Consulting: Who’s Happier – MBAs Or Undergrads?

The numbers don’t lie. It pays off for aspiring consultants to do an MBA — literally.

Take McKinsey & Company. MBA compensation starts at $175,000. according to the data collected by Management Consulted. As first-year consultants, MBAs also receive a $30,000 signing bonus. This does not include the potential to earn a performance bonus of up to $45,000. Bachelor graduates? They start with an average of $100,000 at McKinsey. They only charge $5,000 for the signing bonus, with the performance bonus capped at $30,000.

That’s a big difference – and the gap is widening over time.


Pay isn’t the only benefit MBAs enjoy in consulting. When it comes to opportunity, influence, and job satisfaction, MBAs leave their consulting peers in the dust. That’s one conclusion from this year’s Vault Consulting 50 First-hand. Shared in survey data exclusively with Poets and how manyMBAs achieved higher satisfaction scores on all dimensions measured by Firsthand, including training, work-life balance, internal mobility, and organizational culture.

The data comes from the Vault Consulting 50 ranking, which surveyed practicing consultants to rate their employers on these dimensions. This year, 2,713 college graduates – most of them MBAs – were included in the survey sample. In contrast, 3,140 survey participants only had a bachelor’s degree. Conducted last fall, the survey asked respondents to rate their company on a scale of 1 to 10 (10 being the highest possible score) on 20 dimensions. Overall, the Vault Consulting 50 is designed to rank consulting firms using a methodology that heavily weighs metrics such as prestige, compensation, long-term prospects, and level of Xhallenge. Taken together, this data is also a health check — a state of the industry that reflects where companies are meeting expectations and lagging behind.

Business Outlook received the highest score among MBAs. Here they gave their companies an average of 9,450 – a vote of confidence in the long-term value of the services they provide their customers. They also rated their companies high in customer engagement, which came in at 9,322. The message here: MBAs enjoy access to client leadership and feel their efforts are having an impact. At the same time, MBAs mostly gave 9s and 10s in Supervisor Relationships (9,194) and Firm Leadership (9,149). This is another indication of the high regard they are held by company leadership, along with their confidence in their companies’ capabilities and mission.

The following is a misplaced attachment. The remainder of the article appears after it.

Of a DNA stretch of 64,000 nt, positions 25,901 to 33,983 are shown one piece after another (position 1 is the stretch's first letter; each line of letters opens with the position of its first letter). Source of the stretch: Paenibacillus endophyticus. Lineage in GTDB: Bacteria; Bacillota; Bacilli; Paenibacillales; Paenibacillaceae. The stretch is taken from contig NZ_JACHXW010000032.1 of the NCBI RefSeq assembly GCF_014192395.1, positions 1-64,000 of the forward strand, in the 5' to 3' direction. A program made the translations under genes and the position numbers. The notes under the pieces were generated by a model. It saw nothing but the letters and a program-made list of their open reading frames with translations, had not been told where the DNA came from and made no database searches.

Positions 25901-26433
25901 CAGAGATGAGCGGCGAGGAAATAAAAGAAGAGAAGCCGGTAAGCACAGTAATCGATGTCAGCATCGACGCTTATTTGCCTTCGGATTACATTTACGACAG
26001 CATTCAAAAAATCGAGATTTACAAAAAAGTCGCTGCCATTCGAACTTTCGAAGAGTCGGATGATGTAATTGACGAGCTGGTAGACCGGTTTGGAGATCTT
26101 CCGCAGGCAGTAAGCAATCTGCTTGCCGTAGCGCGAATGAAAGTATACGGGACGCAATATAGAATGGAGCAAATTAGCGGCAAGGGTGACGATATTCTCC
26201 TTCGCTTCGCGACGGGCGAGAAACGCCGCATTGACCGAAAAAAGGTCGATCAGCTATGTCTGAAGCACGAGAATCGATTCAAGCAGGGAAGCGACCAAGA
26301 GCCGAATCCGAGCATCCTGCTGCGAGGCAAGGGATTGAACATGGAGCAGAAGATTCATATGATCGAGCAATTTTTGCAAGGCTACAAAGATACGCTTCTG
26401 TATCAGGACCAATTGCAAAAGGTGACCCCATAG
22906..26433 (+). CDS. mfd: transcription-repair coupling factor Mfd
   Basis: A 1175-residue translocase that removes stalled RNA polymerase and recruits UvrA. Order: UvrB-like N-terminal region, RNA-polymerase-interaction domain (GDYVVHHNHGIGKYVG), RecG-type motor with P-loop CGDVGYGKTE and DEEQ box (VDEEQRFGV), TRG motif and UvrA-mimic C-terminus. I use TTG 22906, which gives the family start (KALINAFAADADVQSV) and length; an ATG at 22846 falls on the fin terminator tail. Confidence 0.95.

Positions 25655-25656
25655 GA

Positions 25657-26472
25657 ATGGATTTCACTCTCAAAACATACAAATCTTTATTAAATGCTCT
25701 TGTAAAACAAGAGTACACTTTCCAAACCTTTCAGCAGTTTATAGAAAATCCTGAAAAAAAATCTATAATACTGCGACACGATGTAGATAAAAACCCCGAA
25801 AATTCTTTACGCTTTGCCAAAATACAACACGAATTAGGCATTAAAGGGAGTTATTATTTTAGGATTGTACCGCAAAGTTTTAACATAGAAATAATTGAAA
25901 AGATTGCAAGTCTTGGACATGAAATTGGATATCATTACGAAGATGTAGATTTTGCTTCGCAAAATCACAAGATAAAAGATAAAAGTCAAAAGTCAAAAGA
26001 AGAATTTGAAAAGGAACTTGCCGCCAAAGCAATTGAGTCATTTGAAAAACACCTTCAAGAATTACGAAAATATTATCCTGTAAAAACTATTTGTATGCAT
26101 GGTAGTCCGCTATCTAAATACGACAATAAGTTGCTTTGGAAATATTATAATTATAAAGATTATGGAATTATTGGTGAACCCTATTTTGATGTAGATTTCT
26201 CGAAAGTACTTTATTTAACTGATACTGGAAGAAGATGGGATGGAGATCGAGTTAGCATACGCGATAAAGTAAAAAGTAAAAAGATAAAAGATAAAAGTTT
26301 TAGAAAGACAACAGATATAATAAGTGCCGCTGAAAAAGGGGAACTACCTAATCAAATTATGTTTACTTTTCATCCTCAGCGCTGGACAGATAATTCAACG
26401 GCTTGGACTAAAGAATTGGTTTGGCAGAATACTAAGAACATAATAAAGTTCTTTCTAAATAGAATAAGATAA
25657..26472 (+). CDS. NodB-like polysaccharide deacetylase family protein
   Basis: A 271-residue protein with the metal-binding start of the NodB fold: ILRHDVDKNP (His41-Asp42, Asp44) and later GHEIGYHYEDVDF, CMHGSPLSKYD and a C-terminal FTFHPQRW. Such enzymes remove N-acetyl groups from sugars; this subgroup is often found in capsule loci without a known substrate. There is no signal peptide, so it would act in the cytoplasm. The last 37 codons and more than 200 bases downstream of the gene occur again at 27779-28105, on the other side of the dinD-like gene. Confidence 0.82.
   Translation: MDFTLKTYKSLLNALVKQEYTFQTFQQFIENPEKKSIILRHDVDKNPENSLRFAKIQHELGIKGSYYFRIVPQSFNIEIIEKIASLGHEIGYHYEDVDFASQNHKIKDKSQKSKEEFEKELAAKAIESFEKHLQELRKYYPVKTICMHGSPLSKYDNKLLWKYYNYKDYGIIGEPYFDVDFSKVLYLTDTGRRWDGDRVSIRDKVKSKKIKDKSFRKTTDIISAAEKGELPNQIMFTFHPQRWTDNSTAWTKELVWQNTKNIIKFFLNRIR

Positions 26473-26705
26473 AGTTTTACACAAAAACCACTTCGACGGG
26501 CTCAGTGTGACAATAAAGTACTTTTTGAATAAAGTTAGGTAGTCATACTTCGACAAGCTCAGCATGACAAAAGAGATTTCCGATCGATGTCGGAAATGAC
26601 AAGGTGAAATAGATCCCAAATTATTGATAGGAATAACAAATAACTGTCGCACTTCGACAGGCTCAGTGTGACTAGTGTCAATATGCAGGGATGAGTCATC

However, MBA respondents also show a certain dissatisfaction in certain dimensions. They gave their lowest average – 7,708 – to International Opportunities. That’s hardly a surprise given how travel has been restricted in response to COVID. However, less travel does not mean better conditions. MBAs gave the second-lowest grades for working hours (8.020), health and wellness (8.312), and work-life balance (8.343). In other words, the legendary consulting needs have simply shifted online or on-site as customer needs have only increased in response to issues like supply chain bottlenecks and digital disruption.